May 16, 2021
Documenting geoscience career paths with the Earth Science Resources video series
Posted by Laura Guertin
I strongly believe showcasing different career opportunities to students will help increase diversity in geoscience because “get a job” often takes precedent over “follow my passion” when you are a first-generation college student. But I want students to know they can have both! — Dr. Cindy Bergeron, creator/producer of Earth Science Resources [quote via email]
Pew Research Center documents that many Americans get their news on YouTube, and that YouTube continues to be the most widely used social media platform in 2021. For educators, YouTube also is a resource for science content, including a source of virtual introductions to diverse scientists and the range of goescience career opportunities available.
I recently learned about a new collection of videos being created and produced by geoscientist Dr. Cindy Bergeron. The quote at the top of this blog post is from her, and she uses the series with her own students at Lone Star College – University Park (Texas). The video below is the introduction to the full collection of videos on YouTube at the Earth Science Resources channel (the collection includes videos on environmental science and other topics – I am just focusing on the Careers collection in this blog post):
As of mid-May 2021, Dr. Bergeron has posted interviews with individuals that work as a GIS manager, petroleum scientist, senior geophysicist, planetary scientist, data scientist, exploration manager, hydrologist, and geoscience educator (see Careers playlist). The interviews are between 7 minutes and 18 minutes in length and capture not just what these scientists do in their day-to-day jobs but also their journey to their current role, what they wish they had known earlier in their careers, and so much more.
This is one of the Career videos, an interview Dr. Bergeron had with GIS manager Sheena Kennard:
When I started viewing the videos, I immediate thought of how well-suited this collection is for Scientist Spotlight exercises (see blog post Scientist Spotlights and Profiles Online). My own students have shared their preference for learning about scientists through videos, as they feel they get to know the scientist better by hearing their voice while seeing their image. In addition, my students mentioned the value of having the ability to pause the video playhead to take notes, and the opportunity to “rewind” to a previous part to replay a section they would like to hear again.
Consider sharing the ESR video series and website (https://earthscienceresources.com/), along with other career videos highlighting other diverse scientists with your students in your classroom and in your department.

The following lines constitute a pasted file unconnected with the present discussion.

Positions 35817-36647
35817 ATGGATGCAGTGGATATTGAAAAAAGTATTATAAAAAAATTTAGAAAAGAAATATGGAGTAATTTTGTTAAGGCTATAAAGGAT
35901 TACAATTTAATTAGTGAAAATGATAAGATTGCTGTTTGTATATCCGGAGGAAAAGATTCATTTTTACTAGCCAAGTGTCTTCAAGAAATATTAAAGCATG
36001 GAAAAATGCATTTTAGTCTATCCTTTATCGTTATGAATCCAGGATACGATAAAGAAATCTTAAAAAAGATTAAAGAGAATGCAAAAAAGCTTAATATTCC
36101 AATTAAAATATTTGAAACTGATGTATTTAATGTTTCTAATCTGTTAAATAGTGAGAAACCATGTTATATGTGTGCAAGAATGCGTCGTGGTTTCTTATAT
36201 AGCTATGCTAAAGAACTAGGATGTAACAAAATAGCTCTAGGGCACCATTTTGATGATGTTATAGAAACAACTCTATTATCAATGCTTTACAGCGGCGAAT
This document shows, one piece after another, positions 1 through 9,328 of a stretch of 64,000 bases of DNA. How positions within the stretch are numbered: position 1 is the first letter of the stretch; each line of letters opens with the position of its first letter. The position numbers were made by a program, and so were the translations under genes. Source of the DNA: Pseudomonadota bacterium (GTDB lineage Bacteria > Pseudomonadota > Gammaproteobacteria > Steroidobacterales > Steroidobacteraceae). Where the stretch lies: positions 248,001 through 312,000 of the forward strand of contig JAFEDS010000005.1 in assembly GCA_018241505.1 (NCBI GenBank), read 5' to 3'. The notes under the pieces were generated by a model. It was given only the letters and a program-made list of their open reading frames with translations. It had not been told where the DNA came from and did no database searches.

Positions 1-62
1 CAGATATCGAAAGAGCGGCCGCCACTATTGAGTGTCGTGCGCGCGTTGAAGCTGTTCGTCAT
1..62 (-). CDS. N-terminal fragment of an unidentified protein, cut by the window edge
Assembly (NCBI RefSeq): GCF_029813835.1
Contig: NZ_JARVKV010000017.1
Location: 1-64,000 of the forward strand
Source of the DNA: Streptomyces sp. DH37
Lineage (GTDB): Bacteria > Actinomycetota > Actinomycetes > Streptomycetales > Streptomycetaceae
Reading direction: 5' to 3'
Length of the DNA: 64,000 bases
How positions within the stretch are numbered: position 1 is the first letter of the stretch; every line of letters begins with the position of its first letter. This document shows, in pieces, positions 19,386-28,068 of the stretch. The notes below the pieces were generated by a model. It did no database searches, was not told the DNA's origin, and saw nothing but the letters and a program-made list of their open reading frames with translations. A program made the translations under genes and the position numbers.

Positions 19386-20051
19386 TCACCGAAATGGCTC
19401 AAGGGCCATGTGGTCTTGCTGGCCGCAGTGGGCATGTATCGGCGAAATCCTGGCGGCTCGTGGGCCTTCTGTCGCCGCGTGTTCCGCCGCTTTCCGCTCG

One of the leading obstacles hindering diversity in the geosciences is the lack of awareness among minority communities. Underrepresented populations cannot become part of a community if they don’t know it exists! To grow a diverse geoscience workforce, we must increase geo-awareness. A foundational goal of this organization is to help make geoscience accessible to all. — from Earth Science Resources website
Additional resources for “Scientist Spotlight” exercises
- Brandt et al. (2020). Scientist Spotlights: online assignments to promote inclusion in ecology and evolution. Ecology and Evolution, 10(22): 12450-12456. https://doi.org/10.1002/ece3.6849 [open access]
- Schinske et al. (2016). Scientist Spotlight homework assignments shift students’ stereotypes of scientists and enhance science identity in a diverse introductory science class. CBE-Life Sciences Education, 15(3): 1-18. https://doi.org/10.1187/cbe.16-01-0002 [open access]
- Sheffield et al. (2021, May 10). Perceptions of scientists held by US students can be broadened through inclusive classroom interventions. Communications Earth & Environment, 2.83. https://doi.org/10.1038/s43247-021-00156-0 [open access]
- Yonas et al. (2020). In a “Scientist Spotlight” intervention, diverse student identities matter. Journal of Microbiology & Biology Education, 21(1): 1-12. http://dx.doi.org/10.1128/jmbe.v21i1.2013 [open access]
- HHMI|Biointeractive – Scientist Role Models (classroom resource)
See NAGT – Teach the Earth exercise A Toast to a Scientist – Celebrating Identity and Accomplishments
See SAGE 2YC website – Develop Students’ Science Identity
See Breakthrough, a short film anthology from Science Friday and Howard Hughes Medical Institute (HHMI) that follows women working at the forefront of their fields. Each episode blends deeply personal stories with innovative scientific research of women across STEM fields. https://www.breakthroughfilms.org/
Thank you so much for this feature and your support!